Now, I want to ask you one more question. When you were invited to make that prayer, to make that dedication of your life to serve Jesus as Lord, what was the promise attached to that prayer? What did they say the outcome would be? If you'd acknowledge Jesus as Lord, what would happen to you, what would be the benefit for your life? It's not a trick question. Go to heaven. Avoid hell. I bet it had something to do with that collection of things. How many of you said the sinner's prayer because somebody said you could become fishers of men? I didn't think so. When Jesus invited the disciples to follow him, he didn't invite them to follow him with an explanation of the eternal benefit. He said, "I'm going to reorient your life in time". They were already fishermen. Not recreational fishermen, they fished for a living. They have businesses. It establishes that's how they care for their families.

It establishes how they relate with the community. And Jesus is inviting them away from that and inviting them to a whole different imagination for their life. "Come, follow me, and I'll make you fishers of men". I want to suggest to you that when you make the decision to be a Christ-follower and accept Jesus as Lord of your life, he's inviting you towards a whole new kind of a life, a whole new set of experiences, a whole new orientation in the world. It's not just about you've got a new eternal destiny locked down, but he's inviting you to see your life in an entirely new way.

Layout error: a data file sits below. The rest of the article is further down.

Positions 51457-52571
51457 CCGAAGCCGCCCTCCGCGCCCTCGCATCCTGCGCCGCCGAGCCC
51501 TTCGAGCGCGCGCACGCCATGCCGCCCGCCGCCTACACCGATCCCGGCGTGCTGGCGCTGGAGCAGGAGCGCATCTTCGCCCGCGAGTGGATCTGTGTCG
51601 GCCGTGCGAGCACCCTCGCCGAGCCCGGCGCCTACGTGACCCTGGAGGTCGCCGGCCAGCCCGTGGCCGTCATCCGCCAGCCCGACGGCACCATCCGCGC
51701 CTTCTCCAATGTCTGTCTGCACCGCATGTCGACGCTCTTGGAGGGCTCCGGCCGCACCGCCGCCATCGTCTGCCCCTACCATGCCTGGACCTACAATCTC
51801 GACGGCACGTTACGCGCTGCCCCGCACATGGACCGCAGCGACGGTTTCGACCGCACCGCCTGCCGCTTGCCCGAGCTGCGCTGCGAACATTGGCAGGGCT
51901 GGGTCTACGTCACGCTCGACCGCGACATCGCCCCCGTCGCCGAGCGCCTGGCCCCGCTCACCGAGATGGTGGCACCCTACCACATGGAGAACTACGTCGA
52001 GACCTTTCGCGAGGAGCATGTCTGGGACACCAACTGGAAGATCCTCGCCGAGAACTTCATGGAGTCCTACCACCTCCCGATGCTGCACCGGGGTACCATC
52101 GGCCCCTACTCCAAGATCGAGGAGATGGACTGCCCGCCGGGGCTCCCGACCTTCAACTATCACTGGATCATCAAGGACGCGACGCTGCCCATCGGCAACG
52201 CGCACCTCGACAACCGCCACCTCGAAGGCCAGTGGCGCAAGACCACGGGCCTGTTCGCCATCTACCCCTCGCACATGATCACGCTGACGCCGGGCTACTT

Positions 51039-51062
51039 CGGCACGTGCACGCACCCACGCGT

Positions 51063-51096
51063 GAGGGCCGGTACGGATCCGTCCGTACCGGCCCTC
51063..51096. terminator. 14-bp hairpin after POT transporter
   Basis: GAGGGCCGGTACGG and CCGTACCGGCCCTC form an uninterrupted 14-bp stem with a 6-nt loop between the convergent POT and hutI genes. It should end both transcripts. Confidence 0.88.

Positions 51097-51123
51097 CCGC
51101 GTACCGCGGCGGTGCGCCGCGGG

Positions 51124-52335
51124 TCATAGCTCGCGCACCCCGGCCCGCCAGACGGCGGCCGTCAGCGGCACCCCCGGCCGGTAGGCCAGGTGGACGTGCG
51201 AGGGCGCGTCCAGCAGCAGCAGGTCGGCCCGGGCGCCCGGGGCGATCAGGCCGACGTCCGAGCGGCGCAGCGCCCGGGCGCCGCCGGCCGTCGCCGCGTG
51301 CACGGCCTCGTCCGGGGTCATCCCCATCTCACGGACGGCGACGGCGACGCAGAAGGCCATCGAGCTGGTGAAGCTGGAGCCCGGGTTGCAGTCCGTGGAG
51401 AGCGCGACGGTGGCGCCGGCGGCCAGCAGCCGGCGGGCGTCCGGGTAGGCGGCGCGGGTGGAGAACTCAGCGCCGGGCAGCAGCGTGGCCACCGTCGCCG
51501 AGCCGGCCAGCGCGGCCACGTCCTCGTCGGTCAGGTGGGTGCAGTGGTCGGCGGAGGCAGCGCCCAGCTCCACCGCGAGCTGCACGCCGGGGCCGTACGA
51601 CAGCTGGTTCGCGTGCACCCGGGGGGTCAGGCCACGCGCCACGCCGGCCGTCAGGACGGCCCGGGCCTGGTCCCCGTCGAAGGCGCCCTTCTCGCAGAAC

Following Jesus is an investment of your days in life. Mark chapter 10 gives us another recruitment story. Jesus is still looking for disciples. Says, "Jesus started on his way, and a man ran up to him and fell at his knees before him and said, 'Good teacher, what must I do to inherit eternal life?'" And Jesus answered him, "'Why do you call me good? No one is good, except God alone. You know the commandments: "don't murder, don't commit adultery, don't steal, don't give false testimony, don't defraud, honor your father and mother".' 'Well, teacher, I've kept all of these since I was a boy.'"

Now, Jesus, in an expression of grace, didn't laugh at him. Many of you were here a couple of weeks ago when Kirk Cameron was here, remember that? And he walked us through three of the commandments and reminded us of how sloppily we engage them. Did you feel as guilty as I did that day? I thought, "Lord, I hope he stops at three commandments. This is going to get really awkward in a minute". Well, this young man is before Jesus, and Jesus said, "You know the commandments". And he said, "I've kept them all of my life". And Jesus doesn't laugh at him or point out the discrepancies, but he gives him an invitation. He said, "There's one thing you lack. Go, sell everything you have and give to the poor, and you'll have treasure in heaven. Then come, follow me".